One of Scotland’s leading artists has painstakingly recreated a vast work of art, made from nearly 300 cardboard models of churches and other places of worship in Edinburgh, two years after it was badly damaged while on display in Glasgow.
Nathan Coley’s installation will go on display at the Scottish National Gallery of Modern Art in March after he started again from scratch.
Drawn from the pages of the 2004 Edinburgh Yellow Pages directory, Coley’s work - which was inspired by an essay by the 19th century artist and writer John Ruskin and originally created for the city’s Fruitmarket Gallery in 2004.
He placed the 286 models “in direct confrontation” with one another, clustering them together to highlight “the way in which religious buildings are characterised by conflicting theological ideologies.”
The amount of work involved in creating each replica was said to recall the “sacrificial nature of worship.”
The Lamb of Sacrifice was on display at the Gallery of Modern Art in Glasgow as part of Generation, a nationwide celebration of 25 years of contemporary art in Scotland. But the former Turner Prize nominee was left furious when it was damaged beyond repair due to a faulty humidification plant.
The National Galleries of Scotland, which has shared the recreation costs with Glasgow Life and the Scottish Government, will show The Lamp of Sacrifice as part of a new exhibition of Coley’s work.
Coley, who spent six months recreating the models, said: “Making it the first time around was one thing, but making it again was just insanity. The first time around the originals were from photographs that were taken around Edinburgh.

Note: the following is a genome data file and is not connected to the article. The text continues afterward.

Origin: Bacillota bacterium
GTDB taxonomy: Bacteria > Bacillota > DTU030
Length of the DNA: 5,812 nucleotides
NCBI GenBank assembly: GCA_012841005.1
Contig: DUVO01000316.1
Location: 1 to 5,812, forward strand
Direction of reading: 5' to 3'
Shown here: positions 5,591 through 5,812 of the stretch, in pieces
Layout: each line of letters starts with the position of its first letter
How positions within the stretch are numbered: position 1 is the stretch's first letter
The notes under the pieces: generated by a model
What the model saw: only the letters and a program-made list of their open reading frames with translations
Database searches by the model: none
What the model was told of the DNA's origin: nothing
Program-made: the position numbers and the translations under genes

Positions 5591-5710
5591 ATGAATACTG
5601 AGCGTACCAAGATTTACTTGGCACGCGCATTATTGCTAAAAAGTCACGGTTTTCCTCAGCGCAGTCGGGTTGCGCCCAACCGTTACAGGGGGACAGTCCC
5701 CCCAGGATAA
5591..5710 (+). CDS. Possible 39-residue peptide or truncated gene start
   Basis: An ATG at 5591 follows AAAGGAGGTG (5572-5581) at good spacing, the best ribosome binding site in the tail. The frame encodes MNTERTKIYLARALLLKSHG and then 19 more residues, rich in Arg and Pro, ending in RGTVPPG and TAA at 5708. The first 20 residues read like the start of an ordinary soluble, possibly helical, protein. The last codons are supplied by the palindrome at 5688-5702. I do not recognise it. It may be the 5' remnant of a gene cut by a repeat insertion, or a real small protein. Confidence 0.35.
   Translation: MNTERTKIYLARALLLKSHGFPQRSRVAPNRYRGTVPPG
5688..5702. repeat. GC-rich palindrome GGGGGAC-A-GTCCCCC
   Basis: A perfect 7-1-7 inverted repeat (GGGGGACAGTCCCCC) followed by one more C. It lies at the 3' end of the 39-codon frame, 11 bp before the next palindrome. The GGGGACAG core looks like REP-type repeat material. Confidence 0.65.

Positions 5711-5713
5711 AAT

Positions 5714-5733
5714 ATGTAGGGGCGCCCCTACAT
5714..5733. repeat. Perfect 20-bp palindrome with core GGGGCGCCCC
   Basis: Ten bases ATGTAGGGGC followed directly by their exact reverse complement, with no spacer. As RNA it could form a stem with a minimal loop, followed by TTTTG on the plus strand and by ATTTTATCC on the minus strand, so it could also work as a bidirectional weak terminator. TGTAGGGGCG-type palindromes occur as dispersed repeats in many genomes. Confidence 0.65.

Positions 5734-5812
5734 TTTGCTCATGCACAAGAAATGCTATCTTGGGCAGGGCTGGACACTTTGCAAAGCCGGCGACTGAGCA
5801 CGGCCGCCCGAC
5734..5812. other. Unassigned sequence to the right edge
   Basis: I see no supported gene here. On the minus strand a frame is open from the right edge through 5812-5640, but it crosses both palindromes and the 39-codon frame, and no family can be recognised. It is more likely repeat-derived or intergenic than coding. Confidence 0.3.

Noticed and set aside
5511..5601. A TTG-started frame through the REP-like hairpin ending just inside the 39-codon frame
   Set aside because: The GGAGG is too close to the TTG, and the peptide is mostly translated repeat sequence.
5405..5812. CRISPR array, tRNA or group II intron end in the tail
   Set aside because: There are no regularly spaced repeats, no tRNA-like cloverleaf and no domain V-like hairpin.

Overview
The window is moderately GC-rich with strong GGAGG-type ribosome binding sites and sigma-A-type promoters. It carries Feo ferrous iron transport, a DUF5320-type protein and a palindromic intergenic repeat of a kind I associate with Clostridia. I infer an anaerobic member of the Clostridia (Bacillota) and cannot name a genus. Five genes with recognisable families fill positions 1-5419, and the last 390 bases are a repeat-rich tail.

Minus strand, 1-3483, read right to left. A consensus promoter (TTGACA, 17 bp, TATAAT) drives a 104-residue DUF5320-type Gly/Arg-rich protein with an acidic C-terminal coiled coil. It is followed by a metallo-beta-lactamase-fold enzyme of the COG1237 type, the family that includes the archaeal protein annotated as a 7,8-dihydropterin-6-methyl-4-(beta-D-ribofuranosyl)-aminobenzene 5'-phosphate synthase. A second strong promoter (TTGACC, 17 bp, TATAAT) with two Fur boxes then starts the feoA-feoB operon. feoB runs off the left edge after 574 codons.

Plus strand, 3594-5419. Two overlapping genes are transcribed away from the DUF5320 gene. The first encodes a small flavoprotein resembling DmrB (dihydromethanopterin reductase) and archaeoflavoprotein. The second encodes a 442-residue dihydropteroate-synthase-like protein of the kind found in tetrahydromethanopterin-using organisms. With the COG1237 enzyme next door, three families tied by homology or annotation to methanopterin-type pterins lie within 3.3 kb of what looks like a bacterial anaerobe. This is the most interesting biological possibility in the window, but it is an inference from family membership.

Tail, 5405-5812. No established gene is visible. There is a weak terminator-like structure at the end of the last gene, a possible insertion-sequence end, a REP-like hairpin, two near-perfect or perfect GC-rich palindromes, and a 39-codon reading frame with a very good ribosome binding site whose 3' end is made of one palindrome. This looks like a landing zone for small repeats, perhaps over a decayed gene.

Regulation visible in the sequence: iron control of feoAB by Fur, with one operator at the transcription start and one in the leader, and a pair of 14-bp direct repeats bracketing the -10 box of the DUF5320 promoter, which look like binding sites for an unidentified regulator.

"The second time we were remaking the sculptures and using the damaged copies rather than go back to the source material.
“At first, it was interesting to revisit how to make this large work more than 10 years ago. Then it dawned on me how laborious and time-consuming it became.
"All the glamour and glamour and interest quickly dissipated into hours, days and months. But it’s fitting as the nature of the work is about spending time to remake something which is already in existence.”
A spokesman for the National Galleries said: “Coley is fascinated by the ways in which architecture and urban spaces reflect and impact upon our social relationships, and how they become invested with layers of meaning over time.
"The installation offers a unique snapshot of the city through its places of religious meeting: churches, cathedrals, synagogues, mosques, Salvation Army halls and temples."
Fruitmarket director Fiona Bradley said: “We are delighted to see this much-loved work back on display. It was extremely popular with visitors who loved exploring and identifying the different places of worship in Edinburgh.
“I’m pleased that this important work has been restored and that audiences now and in the future can once again enjoy this important work.”